Harvard College Library News: News from around the libraries

The Bible as a Typographical Challenge

King James bible  

A page from the King James Bible (Houghton Library, STC 2216)


January 20, 2011 – Printing the Bible was for centuries regarded as the ultimate test of talent and proof of achievement for many typographers and book designers, and the ability to create typefaces suitable for presenting the Biblical text was among the supreme challenges for typeface designers.

The Bible in Type, from Gutenberg to Rogers, a new exhibition at the Houghton Library commemorating the 400th anniversary of the 1611 publication of the King James Bible, showcases a sampling of rarely seen Bibles renowned for their typography or design. 

“Without question, for many centuries, the Bible was the most important book a Christian individual or family could own,” said Hope Mayo, Philip Hofer Curator of Printing and Graphic Arts at Houghton Library. “Designing a Bible came to be one of the tests of achievement for printers--it was a physical manifestation of their skill and talent.”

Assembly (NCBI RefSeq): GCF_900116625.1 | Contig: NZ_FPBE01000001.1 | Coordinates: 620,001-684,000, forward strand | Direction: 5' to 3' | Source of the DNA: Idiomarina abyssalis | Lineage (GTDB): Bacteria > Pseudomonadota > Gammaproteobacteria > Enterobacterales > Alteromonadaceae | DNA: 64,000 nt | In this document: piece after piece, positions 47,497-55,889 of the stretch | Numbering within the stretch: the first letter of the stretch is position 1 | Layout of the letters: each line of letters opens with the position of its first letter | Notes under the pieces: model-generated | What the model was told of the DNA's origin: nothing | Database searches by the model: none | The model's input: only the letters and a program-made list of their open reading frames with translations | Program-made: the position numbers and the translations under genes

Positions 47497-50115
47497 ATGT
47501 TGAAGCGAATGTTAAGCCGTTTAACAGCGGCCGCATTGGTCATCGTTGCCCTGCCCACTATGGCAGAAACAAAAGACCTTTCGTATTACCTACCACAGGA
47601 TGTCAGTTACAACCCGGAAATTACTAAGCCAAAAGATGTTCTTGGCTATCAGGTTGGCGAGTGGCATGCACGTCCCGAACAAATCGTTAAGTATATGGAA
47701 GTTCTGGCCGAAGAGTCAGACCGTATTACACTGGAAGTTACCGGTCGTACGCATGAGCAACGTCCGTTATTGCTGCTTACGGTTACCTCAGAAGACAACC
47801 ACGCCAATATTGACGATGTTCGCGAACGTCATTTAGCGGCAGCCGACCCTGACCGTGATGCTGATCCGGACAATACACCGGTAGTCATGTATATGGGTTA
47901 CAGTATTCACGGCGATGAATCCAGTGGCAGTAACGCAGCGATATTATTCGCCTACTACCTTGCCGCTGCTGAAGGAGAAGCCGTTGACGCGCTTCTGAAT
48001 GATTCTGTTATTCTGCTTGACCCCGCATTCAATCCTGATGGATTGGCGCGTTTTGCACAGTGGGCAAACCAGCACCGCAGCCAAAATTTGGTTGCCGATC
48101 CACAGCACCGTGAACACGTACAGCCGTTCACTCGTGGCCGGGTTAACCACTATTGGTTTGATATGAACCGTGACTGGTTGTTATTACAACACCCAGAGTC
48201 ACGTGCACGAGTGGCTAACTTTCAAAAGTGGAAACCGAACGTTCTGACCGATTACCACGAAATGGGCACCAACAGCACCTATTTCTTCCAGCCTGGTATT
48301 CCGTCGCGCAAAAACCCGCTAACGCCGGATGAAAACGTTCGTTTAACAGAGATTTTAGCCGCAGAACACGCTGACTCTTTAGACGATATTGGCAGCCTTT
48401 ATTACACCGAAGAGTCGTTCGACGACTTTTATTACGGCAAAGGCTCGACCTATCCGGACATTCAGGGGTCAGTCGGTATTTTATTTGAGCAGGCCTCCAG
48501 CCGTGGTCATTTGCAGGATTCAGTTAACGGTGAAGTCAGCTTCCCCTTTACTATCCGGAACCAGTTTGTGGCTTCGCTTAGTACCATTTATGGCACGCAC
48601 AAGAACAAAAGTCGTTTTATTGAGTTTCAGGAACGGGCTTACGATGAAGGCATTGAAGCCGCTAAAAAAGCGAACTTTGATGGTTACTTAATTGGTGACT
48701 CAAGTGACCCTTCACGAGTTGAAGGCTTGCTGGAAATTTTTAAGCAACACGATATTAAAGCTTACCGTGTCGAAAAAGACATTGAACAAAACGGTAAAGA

In the exhibition are books that have long been regarded as precious and important for their design and physical qualities as well as their text.  They include one volume of a Gutenberg Bible, traditionally regarded as the first substantial book printed with movable type; a 1545 German printing of Martin Luther’s German translation of the Bible, the last edition of the translation published in Luther’s lifetime; one volume of the Polyglot Bible printed by Christopher Plantin in 16th century Antwerp; and a 1611 first edition of the King James Bible. 

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More contemporary books include the Doves Bible, printed at the private Dove Press in London; the Golden Cockerel Press edition of the Four Gospels designed by Eric Gill, who created the Perpetua and Gill Sans typefaces that are both still in use today; and the Oxford Lectern Bible by Bruce Rogers, an American typographer who began his career at the Riverside Press in Cambridge.

“Anyone who is interested in the Bible, either as a physical object or for the text, should find something of interest in this exhibition,” Mayo said. 

The Bible in Type From Gutenberg to Rogers: An Exhibition Commemorating the Four-Hundredth Anniversary of the King James Bible, is on display through June 18, 2011, in the Edison and Newsman Room of Houghton Library. Hours. Directions.